One of the pre-eminent, current historiographical debates in Thai history concerns the nature of the “National Revolution” of 1688 and whether it genuinely ushered in a period of xenophobia and retreat from international engagement, with Siam becoming a “hermit kingdom” in the language of the academic literature. Traditionally, historians like Hutchinson have insisted that the country became moved by “a spirit of blind and arrogant self-sufficiency”. Revisionist historians like Anthony Reid would like to suggest that this was not necessarily the case, since relations between Siam and China were strengthened in this period, and that Phetracha (ruled 1688–1703) was not personally motivated by xenophobia but used it to motivate political support.
The European population remaining in Ayutthaya nevertheless suffered considerable hardships when we compare their situation to earlier times. Fernao Mendes Pinto created an enduring myth of the “good king” (bom rei) of Siam, which we can accommodate to the long reign of Narai (ruled 1656–88). Under Phetracha, on the other hand, some of the leading European families were enslaved, and — to quote from a Portuguese document produced shortly after the climactic events — “the college of the Bishop has been turned into a pagoda and the Christians among the local population under the bishop were seized, the King forcing them to apostize.” Of the European trading companies, only the Dutch factory managed to limp on, the French colonial entrepreneur Pierre Poivre reporting in 1745 that “today, the Dutch are the only Europeans who go to trade in Siam”, sending three regular ships from Batavia per annum, plus one East Indiaman that stopped in Siam on its way to Japan. In 1715, the once burgeoning company trade in deerskins came to an abrupt end, as it was decided that the two East Indiamen allowed annually to Deshima would be more profitably laden with other goods taken on board in Batavia. Final closure of the logie (the Dutch trading factory), however, came only in 1765.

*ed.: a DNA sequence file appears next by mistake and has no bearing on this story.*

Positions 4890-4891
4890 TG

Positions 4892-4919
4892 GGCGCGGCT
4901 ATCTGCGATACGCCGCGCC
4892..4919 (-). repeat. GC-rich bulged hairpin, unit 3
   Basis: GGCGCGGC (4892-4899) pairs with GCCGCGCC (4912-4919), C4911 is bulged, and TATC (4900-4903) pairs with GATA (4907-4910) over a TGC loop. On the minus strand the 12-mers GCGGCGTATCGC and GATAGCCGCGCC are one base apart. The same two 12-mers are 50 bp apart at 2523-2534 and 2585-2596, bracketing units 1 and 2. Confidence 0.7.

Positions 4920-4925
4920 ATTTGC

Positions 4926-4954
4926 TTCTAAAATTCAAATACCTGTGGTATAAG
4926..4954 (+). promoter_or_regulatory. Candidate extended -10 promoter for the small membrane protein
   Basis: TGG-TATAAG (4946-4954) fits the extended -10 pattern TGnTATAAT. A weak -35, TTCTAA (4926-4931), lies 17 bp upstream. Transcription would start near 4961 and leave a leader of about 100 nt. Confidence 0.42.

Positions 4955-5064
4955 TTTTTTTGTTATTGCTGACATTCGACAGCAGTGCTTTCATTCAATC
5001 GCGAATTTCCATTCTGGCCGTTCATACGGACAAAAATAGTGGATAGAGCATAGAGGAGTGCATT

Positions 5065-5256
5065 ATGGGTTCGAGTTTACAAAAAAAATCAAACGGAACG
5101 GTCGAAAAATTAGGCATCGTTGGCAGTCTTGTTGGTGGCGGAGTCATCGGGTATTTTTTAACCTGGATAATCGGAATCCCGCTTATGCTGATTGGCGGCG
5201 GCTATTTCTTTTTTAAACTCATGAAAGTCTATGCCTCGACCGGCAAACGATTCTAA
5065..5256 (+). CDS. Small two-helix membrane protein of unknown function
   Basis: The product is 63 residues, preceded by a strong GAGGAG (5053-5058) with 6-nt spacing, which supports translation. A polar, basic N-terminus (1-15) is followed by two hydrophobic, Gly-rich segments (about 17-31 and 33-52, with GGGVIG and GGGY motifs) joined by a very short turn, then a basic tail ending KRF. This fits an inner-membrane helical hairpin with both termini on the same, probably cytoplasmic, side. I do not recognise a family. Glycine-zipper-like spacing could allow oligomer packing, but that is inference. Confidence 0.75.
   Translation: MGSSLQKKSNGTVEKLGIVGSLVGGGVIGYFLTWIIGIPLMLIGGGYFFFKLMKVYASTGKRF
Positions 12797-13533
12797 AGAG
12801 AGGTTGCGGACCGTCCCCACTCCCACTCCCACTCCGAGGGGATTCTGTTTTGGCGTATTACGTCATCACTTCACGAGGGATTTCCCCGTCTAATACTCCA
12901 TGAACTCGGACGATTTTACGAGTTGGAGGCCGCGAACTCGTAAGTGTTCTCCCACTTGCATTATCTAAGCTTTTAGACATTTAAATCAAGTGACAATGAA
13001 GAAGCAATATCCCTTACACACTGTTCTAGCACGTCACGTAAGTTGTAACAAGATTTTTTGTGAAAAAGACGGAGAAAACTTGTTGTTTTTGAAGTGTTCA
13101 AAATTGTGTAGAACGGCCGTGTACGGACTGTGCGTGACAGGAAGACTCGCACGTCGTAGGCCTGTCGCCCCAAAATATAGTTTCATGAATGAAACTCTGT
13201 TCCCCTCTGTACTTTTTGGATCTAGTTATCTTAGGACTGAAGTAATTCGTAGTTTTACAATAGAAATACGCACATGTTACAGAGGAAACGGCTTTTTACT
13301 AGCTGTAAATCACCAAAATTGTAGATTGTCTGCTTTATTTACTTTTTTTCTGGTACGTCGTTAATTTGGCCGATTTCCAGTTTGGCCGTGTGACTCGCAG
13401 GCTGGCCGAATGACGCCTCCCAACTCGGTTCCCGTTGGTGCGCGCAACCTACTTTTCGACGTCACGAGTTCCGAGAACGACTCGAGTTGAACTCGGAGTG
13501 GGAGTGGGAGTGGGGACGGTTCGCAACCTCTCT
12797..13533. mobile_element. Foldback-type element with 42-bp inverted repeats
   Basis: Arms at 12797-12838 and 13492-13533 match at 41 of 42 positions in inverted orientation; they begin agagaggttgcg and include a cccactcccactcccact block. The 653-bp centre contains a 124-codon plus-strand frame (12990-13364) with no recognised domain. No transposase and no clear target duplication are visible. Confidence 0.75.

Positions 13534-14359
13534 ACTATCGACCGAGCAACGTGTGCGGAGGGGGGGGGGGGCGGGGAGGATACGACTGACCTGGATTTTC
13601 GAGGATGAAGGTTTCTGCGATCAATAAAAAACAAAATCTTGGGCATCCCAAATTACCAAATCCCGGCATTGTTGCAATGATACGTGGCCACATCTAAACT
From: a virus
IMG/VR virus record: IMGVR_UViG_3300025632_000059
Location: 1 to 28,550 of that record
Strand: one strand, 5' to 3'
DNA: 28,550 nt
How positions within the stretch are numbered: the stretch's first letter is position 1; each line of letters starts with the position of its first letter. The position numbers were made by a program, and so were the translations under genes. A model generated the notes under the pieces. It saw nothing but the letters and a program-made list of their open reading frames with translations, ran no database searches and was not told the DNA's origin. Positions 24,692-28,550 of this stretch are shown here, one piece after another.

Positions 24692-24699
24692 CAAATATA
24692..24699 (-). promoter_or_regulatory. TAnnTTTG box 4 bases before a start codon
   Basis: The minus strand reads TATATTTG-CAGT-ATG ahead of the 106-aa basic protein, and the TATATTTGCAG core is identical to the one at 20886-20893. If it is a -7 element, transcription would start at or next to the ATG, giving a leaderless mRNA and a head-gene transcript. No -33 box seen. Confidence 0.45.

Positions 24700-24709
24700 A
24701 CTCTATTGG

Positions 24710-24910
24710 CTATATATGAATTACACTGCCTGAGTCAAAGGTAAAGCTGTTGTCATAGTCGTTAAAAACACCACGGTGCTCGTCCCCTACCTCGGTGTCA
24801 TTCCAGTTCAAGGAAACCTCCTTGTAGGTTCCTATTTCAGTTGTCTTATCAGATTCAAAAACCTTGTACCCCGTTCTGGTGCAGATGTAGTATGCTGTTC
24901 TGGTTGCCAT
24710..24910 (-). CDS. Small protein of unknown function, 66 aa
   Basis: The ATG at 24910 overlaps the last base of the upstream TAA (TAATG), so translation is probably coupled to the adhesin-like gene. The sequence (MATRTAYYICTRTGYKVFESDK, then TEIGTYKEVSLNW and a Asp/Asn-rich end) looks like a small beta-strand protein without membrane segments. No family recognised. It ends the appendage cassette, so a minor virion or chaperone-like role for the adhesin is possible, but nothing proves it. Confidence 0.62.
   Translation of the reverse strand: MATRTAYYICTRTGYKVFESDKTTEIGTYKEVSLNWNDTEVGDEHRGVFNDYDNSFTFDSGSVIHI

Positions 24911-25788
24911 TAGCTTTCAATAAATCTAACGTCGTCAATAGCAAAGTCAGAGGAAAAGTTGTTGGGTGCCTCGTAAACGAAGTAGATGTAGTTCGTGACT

Thai historiography traditionally does not really accept, or even engage, with the debate about xenophobia and long-term retreat and presents circumstances in Siam at the time as peaceable and stable in this period. King Taisra (1709–33) is seen to have enjoyed a peaceful, twenty-four-year reign, punctuated only by an “intervention in the internal affairs of Cambodia in 1717 in order to maintain overlordship”.